The past few days have been troublesome across the country with demonstrations intensifying and the mounting costs of property loses. Protests against the high cost of living, corruption and the call for the departure of President Jovenel Moïse have paralyzed the nation and most business activities have been suspended in the capital as well as in other cities across the country. Various reports have stated that Port-au-Prince is practically deserted with only a scattering of edgy taxi drivers and very few private cars on the roads. Schools, stores and banks have all closed, while barricades of burning tires can be seen in certain neighborhoods across the capital. In a post on its Facebook page, the national television, TNH reported that the government called on protesters not to destroy any property and that the police and security forces have been ordered to ensure that protesters do not take matters in their own hands and allow people to go on with their daily business.
According to the assistant spokesman for the national police, Gary Desrosiers, the initial demonstrations resulted in one death and two wounded and the security personnel have launched an investigation into the cause of incidents in Cap Haïtien, and the two wounded in Nippes. Meanwhile, three (3) cars were burnt down and three (3) others destroyed by the protesters, while 14 police officers were wounded by stone throwing protesters in Hinche, and 36 protesters were arrested. Earlier this week, violent protesters from the neighborhood of Cité Soleil were seen destroying businesses in Delmas. The young protesters broke into two groups and went on a rampage, destroying businesses along the way, especially the Banque Nationale de Credit (BNC) premises at Delmas 54. The police have since arrested 5 of them and had to use tear gas to disperse the crowd. Other reports have indicated the preliminary casualty at about 10 deaths since the beginning of the demonstrations on Thursday February 7, which happens to be the 33rd anniversary of the fall of the Duvalier regime (François Duvalier from September 22, 1957 to April 21 1971, and his son, Jean-Claude Duvalier from April, 22, 1971 through February 7, 1986).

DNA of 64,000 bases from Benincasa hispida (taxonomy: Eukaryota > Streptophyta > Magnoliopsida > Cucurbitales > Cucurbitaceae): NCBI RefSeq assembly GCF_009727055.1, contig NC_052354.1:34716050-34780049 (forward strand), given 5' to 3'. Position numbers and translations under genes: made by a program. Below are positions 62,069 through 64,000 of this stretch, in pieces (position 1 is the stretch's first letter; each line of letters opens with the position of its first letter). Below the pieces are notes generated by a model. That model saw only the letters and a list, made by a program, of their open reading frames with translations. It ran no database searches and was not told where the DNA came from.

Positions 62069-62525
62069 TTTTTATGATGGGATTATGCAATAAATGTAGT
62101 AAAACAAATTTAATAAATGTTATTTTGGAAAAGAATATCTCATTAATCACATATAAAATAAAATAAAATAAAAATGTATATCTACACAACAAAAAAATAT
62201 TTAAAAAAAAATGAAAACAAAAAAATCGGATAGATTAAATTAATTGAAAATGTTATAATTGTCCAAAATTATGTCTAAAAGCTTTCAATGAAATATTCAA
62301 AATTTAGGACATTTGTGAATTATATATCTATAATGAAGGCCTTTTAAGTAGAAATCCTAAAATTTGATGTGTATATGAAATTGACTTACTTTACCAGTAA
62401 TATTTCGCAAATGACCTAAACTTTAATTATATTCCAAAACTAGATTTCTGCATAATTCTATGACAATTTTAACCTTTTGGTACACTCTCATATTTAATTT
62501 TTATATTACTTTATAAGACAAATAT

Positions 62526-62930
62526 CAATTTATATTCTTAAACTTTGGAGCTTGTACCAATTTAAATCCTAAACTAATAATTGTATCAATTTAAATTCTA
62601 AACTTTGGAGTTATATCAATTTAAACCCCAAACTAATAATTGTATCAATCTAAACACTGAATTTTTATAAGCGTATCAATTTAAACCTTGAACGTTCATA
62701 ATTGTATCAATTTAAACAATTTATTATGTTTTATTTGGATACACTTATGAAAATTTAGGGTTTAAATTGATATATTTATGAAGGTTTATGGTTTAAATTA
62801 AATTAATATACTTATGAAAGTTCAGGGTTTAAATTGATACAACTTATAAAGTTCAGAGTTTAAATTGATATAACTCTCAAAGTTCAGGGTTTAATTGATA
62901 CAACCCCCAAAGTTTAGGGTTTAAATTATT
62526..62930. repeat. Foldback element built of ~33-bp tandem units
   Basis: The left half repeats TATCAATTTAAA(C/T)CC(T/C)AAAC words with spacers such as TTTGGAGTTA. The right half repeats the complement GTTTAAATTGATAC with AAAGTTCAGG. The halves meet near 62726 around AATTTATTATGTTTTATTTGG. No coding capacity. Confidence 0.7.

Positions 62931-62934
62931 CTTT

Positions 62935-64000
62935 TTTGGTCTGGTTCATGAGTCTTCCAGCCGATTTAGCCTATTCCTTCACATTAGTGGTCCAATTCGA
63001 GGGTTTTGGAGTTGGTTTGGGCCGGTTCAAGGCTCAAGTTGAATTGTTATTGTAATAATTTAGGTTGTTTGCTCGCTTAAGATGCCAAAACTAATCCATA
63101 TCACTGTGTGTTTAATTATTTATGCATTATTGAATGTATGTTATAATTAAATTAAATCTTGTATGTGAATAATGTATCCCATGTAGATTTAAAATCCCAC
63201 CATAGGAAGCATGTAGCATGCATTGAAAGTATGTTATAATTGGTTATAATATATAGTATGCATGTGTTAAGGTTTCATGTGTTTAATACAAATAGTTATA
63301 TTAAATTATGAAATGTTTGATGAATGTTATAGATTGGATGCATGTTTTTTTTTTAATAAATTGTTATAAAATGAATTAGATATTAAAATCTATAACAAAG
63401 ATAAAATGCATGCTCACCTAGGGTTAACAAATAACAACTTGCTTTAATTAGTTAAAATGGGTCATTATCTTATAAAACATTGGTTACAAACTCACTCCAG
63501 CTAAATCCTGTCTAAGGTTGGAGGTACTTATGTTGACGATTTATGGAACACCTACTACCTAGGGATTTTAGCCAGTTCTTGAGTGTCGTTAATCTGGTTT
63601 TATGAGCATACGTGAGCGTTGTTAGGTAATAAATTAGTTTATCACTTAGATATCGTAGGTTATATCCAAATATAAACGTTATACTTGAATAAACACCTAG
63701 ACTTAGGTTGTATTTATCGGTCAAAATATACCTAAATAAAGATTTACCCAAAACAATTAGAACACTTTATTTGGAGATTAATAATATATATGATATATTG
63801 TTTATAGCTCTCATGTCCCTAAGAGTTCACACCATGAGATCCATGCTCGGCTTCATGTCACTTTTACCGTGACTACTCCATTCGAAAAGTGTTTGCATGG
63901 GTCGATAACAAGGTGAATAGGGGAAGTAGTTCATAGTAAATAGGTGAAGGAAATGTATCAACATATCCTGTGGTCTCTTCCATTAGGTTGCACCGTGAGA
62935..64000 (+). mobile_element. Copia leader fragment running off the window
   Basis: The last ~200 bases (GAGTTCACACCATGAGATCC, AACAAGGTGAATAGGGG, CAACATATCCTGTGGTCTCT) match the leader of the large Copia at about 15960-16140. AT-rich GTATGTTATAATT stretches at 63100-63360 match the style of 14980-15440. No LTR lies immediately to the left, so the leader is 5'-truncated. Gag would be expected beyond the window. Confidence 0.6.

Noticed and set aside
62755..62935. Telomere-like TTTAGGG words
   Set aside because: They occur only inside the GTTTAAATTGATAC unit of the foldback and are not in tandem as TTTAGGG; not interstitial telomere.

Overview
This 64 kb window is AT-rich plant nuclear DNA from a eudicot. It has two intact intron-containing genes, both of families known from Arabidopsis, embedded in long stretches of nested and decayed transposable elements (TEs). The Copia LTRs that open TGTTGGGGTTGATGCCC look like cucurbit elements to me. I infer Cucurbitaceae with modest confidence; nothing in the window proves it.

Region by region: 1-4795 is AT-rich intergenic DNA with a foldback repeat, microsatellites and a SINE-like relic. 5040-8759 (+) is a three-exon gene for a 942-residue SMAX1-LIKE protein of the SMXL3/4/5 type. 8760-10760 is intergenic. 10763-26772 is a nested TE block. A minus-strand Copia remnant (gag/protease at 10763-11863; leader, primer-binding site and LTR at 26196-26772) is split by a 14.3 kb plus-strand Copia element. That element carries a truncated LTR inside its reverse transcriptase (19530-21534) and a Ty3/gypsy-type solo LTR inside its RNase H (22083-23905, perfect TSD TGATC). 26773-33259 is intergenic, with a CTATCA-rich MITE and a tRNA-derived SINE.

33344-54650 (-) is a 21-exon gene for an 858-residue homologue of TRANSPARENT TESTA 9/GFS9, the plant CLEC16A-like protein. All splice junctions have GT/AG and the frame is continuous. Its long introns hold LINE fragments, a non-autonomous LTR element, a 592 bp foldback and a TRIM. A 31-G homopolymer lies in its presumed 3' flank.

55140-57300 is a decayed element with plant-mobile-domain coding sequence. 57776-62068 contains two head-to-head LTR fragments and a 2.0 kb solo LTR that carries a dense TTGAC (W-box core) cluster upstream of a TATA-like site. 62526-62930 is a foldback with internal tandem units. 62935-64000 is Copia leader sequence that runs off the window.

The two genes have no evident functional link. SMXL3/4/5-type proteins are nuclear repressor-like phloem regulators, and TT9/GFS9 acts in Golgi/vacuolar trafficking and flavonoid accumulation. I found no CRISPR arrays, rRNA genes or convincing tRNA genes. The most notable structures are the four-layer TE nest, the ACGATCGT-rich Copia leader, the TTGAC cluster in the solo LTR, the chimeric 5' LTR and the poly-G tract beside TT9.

Meanwhile, the spokesman for the ruling party, Rudy Heriveaux has confirmed that the government is open for dialogue with the opposition. The former Senator called for the formation of an open and transparent government that will bring together people from the ruling party and the opposition. Mr. Heriveaux took issue with some opposition leaders who are adopting a confrontational approach to their political actions bordering on violence and terrorism. The senator does not condone the actions of those destroying businesses and private property in the name of protesting, he added that both the government and the opposition can co-exist despite their differences and assures that while the government is calling for a dialogue, it is determined to improve the living conditions of the people. Also he insisted that the head of state is aware of the economic crisis and knows his responsibility in improving things.